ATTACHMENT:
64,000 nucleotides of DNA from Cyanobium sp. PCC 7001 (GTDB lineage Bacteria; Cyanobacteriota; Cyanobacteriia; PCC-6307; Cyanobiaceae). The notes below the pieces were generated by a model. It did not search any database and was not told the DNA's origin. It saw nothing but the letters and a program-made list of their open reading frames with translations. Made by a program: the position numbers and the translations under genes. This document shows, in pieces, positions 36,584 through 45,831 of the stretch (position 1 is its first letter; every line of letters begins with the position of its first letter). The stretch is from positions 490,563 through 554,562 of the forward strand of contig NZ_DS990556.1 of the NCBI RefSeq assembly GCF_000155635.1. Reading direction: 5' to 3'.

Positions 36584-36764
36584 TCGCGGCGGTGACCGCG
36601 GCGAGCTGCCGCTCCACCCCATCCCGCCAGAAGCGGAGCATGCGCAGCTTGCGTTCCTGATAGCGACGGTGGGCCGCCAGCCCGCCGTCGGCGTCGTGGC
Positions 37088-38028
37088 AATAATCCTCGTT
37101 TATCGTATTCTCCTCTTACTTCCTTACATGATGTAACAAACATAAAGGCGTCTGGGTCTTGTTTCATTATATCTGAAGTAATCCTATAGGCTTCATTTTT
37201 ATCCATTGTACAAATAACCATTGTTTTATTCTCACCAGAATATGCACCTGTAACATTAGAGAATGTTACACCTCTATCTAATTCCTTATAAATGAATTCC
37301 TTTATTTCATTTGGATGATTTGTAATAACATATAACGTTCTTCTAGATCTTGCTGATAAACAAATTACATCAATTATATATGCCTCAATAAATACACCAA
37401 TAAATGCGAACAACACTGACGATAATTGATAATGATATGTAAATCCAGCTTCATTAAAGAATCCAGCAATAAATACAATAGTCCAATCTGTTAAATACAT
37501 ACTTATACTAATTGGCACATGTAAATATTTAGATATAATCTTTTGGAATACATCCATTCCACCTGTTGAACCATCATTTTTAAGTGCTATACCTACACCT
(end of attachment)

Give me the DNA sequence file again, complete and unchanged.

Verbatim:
64,000 nucleotides of DNA from Cyanobium sp. PCC 7001 (GTDB lineage Bacteria; Cyanobacteriota; Cyanobacteriia; PCC-6307; Cyanobiaceae). The notes below the pieces were generated by a model. It did not search any database and was not told the DNA's origin. It saw nothing but the letters and a program-made list of their open reading frames with translations. Made by a program: the position numbers and the translations under genes. This document shows, in pieces, positions 36,584 through 45,831 of the stretch (position 1 is its first letter; every line of letters begins with the position of its first letter). The stretch is from positions 490,563 through 554,562 of the forward strand of contig NZ_DS990556.1 of the NCBI RefSeq assembly GCF_000155635.1. Reading direction: 5' to 3'.

Positions 36584-36764
36584 TCGCGGCGGTGACCGCG
36601 GCGAGCTGCCGCTCCACCCCATCCCGCCAGAAGCGGAGCATGCGCAGCTTGCGTTCCTGATAGCGACGGTGGGCCGCCAGCCCGCCGTCGGCGTCGTGGC
Positions 37088-38028
37088 AATAATCCTCGTT
37101 TATCGTATTCTCCTCTTACTTCCTTACATGATGTAACAAACATAAAGGCGTCTGGGTCTTGTTTCATTATATCTGAAGTAATCCTATAGGCTTCATTTTT
37201 ATCCATTGTACAAATAACCATTGTTTTATTCTCACCAGAATATGCACCTGTAACATTAGAGAATGTTACACCTCTATCTAATTCCTTATAAATGAATTCC
37301 TTTATTTCATTTGGATGATTTGTAATAACATATAACGTTCTTCTAGATCTTGCTGATAAACAAATTACATCAATTATATATGCCTCAATAAATACACCAA
37401 TAAATGCGAACAACACTGACGATAATTGATAATGATATGTAAATCCAGCTTCATTAAAGAATCCAGCAATAAATACAATAGTCCAATCTGTTAAATACAT
37501 ACTTATACTAATTGGCACATGTAAATATTTAGATATAATCTTTTGGAATACATCCATTCCACCTGTTGAACCATCATTTTTAAGTGCTATACCTACACCT